Forensic Science and Indian Evidence Act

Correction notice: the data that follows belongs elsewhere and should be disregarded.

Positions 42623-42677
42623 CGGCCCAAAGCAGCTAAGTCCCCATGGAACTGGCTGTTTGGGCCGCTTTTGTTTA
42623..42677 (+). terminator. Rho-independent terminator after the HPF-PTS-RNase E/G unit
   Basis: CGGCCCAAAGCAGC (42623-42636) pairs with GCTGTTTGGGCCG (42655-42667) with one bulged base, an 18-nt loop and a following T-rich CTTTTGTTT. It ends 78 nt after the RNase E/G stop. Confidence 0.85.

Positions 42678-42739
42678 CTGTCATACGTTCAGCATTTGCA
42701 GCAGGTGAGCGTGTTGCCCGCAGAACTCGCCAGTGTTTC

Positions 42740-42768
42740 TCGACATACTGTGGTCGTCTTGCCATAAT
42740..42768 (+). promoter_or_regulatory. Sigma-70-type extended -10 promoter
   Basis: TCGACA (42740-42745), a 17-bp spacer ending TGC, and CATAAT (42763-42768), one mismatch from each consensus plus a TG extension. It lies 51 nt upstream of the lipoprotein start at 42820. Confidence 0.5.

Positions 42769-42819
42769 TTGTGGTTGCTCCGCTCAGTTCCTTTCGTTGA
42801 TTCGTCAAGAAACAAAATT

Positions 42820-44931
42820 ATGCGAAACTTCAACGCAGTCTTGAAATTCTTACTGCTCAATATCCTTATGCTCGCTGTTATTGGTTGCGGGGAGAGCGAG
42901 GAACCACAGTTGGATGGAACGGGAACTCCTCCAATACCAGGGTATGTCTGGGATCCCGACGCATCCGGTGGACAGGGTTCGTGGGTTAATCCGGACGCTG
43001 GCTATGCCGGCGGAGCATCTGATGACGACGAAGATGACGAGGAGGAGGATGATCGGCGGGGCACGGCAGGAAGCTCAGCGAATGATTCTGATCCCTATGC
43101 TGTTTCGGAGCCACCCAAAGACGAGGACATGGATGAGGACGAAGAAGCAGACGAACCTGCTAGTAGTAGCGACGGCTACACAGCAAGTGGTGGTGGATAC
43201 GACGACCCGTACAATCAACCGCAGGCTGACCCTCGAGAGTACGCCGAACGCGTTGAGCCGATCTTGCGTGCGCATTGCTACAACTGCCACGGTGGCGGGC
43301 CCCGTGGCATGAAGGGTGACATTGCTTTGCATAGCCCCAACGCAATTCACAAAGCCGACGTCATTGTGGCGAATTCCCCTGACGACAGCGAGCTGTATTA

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Critically analysis the growing importance of forensic science in criminal investigation and trail with reference to relevancy and admissibility of evidence under Indian Evidence Act Forensic science—the use of science to answer legal questions—includes well-known techniques such as fingerprint analysis, DNA analysis, and ballistics (the analysis of firearms). In recent years, the use of forensic science in criminal investigations and trials has steadily gained in popularity as an effective and powerful tool for seeking truth and justice. The use of forensic science can effectively help convict those guilty of crimes and can equally help exonerate the innocent. Popular crime shows like CSI: Crime Scene Investigation can give the impression that forensic science is flawless. However, forensic science is not flaw-less, and its use in the criminal justice system is in great need of reform. To ensure a more fair and accurate criminal justice system, it is critical to improve the reliability, objectivity, and independence of forensic analysis—the expert examination or testing of physi-cal evidence to determine its connection to a crime—and forensic expert testimony in criminal investigations and trials. The common perception of forensic analysis as a precise, objective science often obscures the fact that many areas of forensic analysis involve discretionary interpretations by individual analysts. Because the need for interpretation introduces a significant subjective element to some kinds of forensic analysis, normal tendencies of human psychologycan influence the interpretation of data in a way that threatens the fairness and accuracy of the analysis and testimony used in criminal trials. As such, forensic science laboratories that lack internal procedures and standards to prevent bias create the greatest danger to achieving justice. Forensic Science in
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